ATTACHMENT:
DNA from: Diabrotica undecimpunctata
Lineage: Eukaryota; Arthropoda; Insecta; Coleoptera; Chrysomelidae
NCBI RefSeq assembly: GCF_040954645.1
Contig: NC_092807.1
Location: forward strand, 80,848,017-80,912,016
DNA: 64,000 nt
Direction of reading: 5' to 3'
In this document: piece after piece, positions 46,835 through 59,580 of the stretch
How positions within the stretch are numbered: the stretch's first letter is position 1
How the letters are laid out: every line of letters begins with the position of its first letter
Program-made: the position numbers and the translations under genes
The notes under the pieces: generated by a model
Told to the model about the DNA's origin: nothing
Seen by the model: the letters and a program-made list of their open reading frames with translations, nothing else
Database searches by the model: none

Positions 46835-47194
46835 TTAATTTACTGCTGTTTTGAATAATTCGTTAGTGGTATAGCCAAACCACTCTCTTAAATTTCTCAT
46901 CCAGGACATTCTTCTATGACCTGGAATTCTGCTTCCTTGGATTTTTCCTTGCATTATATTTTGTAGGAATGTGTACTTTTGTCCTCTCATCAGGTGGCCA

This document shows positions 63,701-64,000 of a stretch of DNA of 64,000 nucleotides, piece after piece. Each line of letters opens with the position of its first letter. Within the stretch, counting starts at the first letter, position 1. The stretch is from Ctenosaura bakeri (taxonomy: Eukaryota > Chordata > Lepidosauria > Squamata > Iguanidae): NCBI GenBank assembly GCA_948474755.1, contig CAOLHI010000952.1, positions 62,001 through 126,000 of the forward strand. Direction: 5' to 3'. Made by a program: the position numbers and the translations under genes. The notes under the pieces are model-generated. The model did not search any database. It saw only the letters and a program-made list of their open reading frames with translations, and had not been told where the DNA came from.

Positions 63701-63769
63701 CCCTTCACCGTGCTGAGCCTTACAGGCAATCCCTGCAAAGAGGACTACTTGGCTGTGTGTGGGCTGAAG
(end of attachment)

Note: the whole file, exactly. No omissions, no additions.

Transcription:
DNA from: Diabrotica undecimpunctata
Lineage: Eukaryota; Arthropoda; Insecta; Coleoptera; Chrysomelidae
NCBI RefSeq assembly: GCF_040954645.1
Contig: NC_092807.1
Location: forward strand, 80,848,017-80,912,016
DNA: 64,000 nt
Direction of reading: 5' to 3'
In this document: piece after piece, positions 46,835 through 59,580 of the stretch
How positions within the stretch are numbered: the stretch's first letter is position 1
How the letters are laid out: every line of letters begins with the position of its first letter
Program-made: the position numbers and the translations under genes
The notes under the pieces: generated by a model
Told to the model about the DNA's origin: nothing
Seen by the model: the letters and a program-made list of their open reading frames with translations, nothing else
Database searches by the model: none

Positions 46835-47194
46835 TTAATTTACTGCTGTTTTGAATAATTCGTTAGTGGTATAGCCAAACCACTCTCTTAAATTTCTCAT
46901 CCAGGACATTCTTCTATGACCTGGAATTCTGCTTCCTTGGATTTTTCCTTGCATTATATTTTGTAGGAATGTGTACTTTTGTCCTCTCATCAGGTGGCCA

This document shows positions 63,701-64,000 of a stretch of DNA of 64,000 nucleotides, piece after piece. Each line of letters opens with the position of its first letter. Within the stretch, counting starts at the first letter, position 1. The stretch is from Ctenosaura bakeri (taxonomy: Eukaryota > Chordata > Lepidosauria > Squamata > Iguanidae): NCBI GenBank assembly GCA_948474755.1, contig CAOLHI010000952.1, positions 62,001 through 126,000 of the forward strand. Direction: 5' to 3'. Made by a program: the position numbers and the translations under genes. The notes under the pieces are model-generated. The model did not search any database. It saw only the letters and a program-made list of their open reading frames with translations, and had not been told where the DNA came from.

Positions 63701-63769
63701 CCCTTCACCGTGCTGAGCCTTACAGGCAATCCCTGCAAAGAGGACTACTTGGCTGTGTGTGGGCTGAAG